Entrepreneurs

Here's how people who depend on the internet for their income are dealing with the net neutrality repeal

Demonstrators rally outside the Federal Communication Commission building to protest against the end of net neutrality rules December 14, 2017 in Washington, DC.
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Demonstrators rally outside the Federal Communication Commission building to protest against the end of net neutrality rules December 14, 2017 in Washington, DC.

As Spotify streamers and Netflix bingers grapple with the looming threat of having to pay more for fast internet in the wake of the FCC's repeal on net neutrality rules, many people who make their livelihood online are scrambling, worried that the future of their businesses could be at stake.

The FCC's decision this month to rollback Obama-era net neutrality rules has been met with fierce backlash from the National Small Business Association, e-commerce entrepreneurs and side-hustlers alike. They fear that if internet service providers can speed up, slow down or even restrict access to certain sites, costs associated with doing business online will go up and they'll lose customers.

Though internet service providers such as AT&T, CNBC owner Comcast and Verizon have made statements reassuring consumers that they support the open internet and do not discriminate against content, many business owners are still sweating it.

Helen Wade opened her shop, The Stockist, selling products like clothing and household goods in Salt Lake City in 2009. Her goal for the new year is to ramp up her online presence. Now, she's worried that the net neutrality repeal could affect her business, particularly if a consumer is looking for a specific product.

"I think for product search, we're just going to get buried," Wade tells CNBC Make It. "Stuff will get pushed to those bigger sites, the Amazons, the bigger stores that can afford to pay to play. And we can't."

Kristi Haner, 25, and her boyfriend, Alex Tiberio, 30, sell handmade sterling silver and turquoise jewelry online via their Etsy shop, Gothic Mountain Jewelers. They live in a cabin in the backcountry of Crested Butte, Colorado, and with the road 4 miles away, the internet accounts for 95 percent of their business.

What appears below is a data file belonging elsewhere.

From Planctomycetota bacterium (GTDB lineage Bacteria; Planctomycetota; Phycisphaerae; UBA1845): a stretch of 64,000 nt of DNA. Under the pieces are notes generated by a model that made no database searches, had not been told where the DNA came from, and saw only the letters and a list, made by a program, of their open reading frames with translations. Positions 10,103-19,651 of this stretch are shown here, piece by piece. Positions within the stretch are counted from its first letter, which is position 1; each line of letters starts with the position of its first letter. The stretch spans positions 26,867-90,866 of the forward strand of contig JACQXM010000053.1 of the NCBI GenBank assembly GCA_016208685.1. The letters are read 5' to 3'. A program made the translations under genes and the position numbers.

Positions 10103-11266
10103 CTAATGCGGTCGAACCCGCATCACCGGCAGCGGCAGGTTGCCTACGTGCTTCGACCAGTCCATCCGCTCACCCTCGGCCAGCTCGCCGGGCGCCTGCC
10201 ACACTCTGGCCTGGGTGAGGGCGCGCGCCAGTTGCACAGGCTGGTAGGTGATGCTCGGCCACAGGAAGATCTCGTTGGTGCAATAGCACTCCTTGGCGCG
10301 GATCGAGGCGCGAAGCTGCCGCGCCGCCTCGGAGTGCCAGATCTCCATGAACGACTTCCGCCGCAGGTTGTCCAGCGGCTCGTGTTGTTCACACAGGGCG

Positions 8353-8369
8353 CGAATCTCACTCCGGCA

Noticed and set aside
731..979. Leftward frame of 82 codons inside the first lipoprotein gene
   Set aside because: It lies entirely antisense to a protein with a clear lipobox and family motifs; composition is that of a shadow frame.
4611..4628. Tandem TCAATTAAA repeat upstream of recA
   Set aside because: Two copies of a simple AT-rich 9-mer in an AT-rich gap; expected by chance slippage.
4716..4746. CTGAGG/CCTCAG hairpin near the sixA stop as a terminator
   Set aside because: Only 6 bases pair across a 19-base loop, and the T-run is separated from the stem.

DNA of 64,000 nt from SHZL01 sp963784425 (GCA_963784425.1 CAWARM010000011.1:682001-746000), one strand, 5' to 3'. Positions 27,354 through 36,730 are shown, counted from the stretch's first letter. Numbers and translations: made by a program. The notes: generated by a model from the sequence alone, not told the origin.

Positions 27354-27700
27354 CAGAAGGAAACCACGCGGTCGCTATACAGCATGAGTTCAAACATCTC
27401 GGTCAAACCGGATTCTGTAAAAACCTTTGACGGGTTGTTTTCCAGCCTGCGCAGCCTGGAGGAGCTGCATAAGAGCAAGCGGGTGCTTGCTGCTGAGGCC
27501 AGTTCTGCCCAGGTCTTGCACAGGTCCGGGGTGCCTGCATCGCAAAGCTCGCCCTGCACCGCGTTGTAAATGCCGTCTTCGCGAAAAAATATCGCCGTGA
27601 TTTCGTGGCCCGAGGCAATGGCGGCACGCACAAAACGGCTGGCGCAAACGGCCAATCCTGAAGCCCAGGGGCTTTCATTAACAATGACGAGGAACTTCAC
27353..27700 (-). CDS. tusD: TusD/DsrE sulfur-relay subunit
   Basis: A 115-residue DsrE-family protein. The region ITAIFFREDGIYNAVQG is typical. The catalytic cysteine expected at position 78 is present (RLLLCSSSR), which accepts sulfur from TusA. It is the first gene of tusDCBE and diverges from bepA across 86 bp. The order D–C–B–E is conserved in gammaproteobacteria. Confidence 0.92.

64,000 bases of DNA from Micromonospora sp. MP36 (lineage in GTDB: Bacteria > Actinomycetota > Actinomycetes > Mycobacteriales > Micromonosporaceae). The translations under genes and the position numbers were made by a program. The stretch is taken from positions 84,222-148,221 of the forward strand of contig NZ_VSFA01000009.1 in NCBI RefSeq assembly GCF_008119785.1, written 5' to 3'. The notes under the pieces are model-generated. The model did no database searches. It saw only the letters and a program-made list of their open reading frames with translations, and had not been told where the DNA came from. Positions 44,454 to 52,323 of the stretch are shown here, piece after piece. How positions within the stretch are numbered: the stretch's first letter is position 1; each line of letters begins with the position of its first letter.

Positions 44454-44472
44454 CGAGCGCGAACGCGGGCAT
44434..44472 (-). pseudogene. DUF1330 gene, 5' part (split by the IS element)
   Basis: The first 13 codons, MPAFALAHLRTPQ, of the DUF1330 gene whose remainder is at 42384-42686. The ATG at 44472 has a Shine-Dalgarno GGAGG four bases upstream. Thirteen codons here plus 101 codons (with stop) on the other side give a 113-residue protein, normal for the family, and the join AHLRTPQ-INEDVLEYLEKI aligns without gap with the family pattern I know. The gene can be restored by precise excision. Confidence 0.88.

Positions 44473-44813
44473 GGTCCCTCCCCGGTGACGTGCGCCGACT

"If this actually happens and pages take longer to load, that will directly affect our sales," Haner tells CNBC Make It. "I think if we were to branch out on our own website, it would be hard for small businesses like us to compete."

If online sales dwindle, Haner says, they will have to try selling their goods at craft fairs and farmer's markets instead, which is more labor-intensive, time-consuming and could be difficult in the wintertime.

Indeed, Althea Erickson, head of advocacy and impact at Etsy, tells CNBC Make It that the little guys could be pushed out of the competition due to lack of resources and convenience, which sounds eerily familiar, like mom and pop brick-and-mortar shops closing thanks to big box stores' domination over the last decade.

"If [small online businesses'] traffic were slower compared to a larger competitor, then our sellers would likely lose sales. And I think if you kind of expand that out, you see basically small businesses and micro-businesses being harmed at the expense of larger competitors and fewer of them starting and growing over the long term."

She notes that in the week before the vote, nearly 15,000 sellers on the site sent over 48,000 messages to Congress about the issue.

There are also broader concerns.

Sarah Souther, founder of a Nashville-based candy company, has a retail store but also sells her company's confections online. Souther said that when she founded The Bang Candy Company in 2010, it was built on the backbone of free internet — she relied on the web to get the word out about her company and make it accessible to consumers. If that becomes cost-prohibitive, there will be consequences.

"That will sort of stop completely any innovation, and turn what is a wonderful, wonderful world where you can pretty much do whatever you want to into a great big, homogenized nightmare," Souther tells CNBC Make It.

Others have echoed a similar argument about stifling innovation, from a group of 21 tech pioneers, including Apple co-founder Steve Wozniak, who wrote an open letter on net neutrality, to Twitter and Netflix, both of which rely on users having fast and cheap internet.

However, with procedural hurdles still to come and court battles likely imminent, Erickson emphasizes that the fight for net neutrality is not over and Etsy, for one, will continue to mobilize their sellers on the issue.

And Souther says she is confident in her entrepreneurial peers.

"There's always new ways to do things and that's life," she said. "Change is inevitable. We always find new ways of doing things, and if you're an entrepreneur, that's what your brain should be, that's how your brain needs to work.

"You need to always be finding a way to do something different, and do it better and do it cheaper. That's the whole key. I'm sure entrepreneurs of the future will figure it out, and it's these sorts of restraints sometimes that make us do better things."

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Disclosure: Comcast is the owner of NBCUniversal, parent company of CNBC and CNBC.com.